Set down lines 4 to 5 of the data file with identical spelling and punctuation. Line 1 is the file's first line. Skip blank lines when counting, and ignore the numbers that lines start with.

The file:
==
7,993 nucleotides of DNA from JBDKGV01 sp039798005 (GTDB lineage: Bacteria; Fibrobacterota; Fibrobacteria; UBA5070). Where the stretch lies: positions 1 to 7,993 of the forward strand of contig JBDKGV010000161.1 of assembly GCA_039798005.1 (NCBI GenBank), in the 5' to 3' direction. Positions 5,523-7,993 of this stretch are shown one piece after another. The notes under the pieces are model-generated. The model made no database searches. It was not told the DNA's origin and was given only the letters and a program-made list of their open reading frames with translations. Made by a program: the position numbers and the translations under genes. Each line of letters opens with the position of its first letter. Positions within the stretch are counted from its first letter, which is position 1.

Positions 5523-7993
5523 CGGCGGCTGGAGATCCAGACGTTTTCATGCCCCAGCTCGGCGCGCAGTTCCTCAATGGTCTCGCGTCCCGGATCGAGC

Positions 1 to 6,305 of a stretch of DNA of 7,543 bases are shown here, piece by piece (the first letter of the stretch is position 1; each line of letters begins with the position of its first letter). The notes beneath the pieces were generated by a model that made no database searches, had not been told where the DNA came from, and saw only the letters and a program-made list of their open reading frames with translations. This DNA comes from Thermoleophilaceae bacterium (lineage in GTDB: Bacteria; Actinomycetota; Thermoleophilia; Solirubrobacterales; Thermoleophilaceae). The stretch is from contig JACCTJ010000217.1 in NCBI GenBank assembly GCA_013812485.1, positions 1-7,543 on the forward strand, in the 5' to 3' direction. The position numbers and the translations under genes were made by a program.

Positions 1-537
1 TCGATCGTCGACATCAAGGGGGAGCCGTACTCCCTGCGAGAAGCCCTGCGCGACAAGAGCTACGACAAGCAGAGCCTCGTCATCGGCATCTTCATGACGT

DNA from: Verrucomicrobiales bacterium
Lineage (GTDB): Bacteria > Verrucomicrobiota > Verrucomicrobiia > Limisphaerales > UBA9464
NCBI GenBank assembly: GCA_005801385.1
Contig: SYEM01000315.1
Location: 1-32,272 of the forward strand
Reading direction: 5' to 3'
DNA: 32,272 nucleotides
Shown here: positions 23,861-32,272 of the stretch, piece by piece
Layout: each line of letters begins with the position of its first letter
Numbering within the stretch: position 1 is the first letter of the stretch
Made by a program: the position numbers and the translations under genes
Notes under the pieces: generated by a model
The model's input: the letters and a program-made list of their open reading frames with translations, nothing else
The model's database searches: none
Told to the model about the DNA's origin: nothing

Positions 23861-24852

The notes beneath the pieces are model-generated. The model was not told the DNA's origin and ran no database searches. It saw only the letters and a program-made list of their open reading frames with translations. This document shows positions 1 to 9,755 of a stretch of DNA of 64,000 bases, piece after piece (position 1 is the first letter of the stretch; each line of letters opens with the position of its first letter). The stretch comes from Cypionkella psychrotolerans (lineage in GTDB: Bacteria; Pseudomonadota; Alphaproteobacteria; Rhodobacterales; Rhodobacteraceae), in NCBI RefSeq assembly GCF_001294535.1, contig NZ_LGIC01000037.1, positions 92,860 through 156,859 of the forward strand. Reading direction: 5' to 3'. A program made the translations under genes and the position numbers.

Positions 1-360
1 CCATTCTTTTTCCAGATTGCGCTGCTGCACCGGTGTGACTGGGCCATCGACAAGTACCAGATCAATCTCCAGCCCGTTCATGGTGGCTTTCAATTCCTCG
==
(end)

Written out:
Positions 1 to 6,305 of a stretch of DNA of 7,543 bases are shown here, piece by piece (the first letter of the stretch is position 1; each line of letters begins with the position of its first letter). The notes beneath the pieces were generated by a model that made no database searches, had not been told where the DNA came from, and saw only the letters and a program-made list of their open reading frames with translations. This DNA comes from Thermoleophilaceae bacterium (lineage in GTDB: Bacteria; Actinomycetota; Thermoleophilia; Solirubrobacterales; Thermoleophilaceae). The stretch is from contig JACCTJ010000217.1 in NCBI GenBank assembly GCA_013812485.1, positions 1-7,543 on the forward strand, in the 5' to 3' direction. The position numbers and the translations under genes were made by a program.

Positions 1-537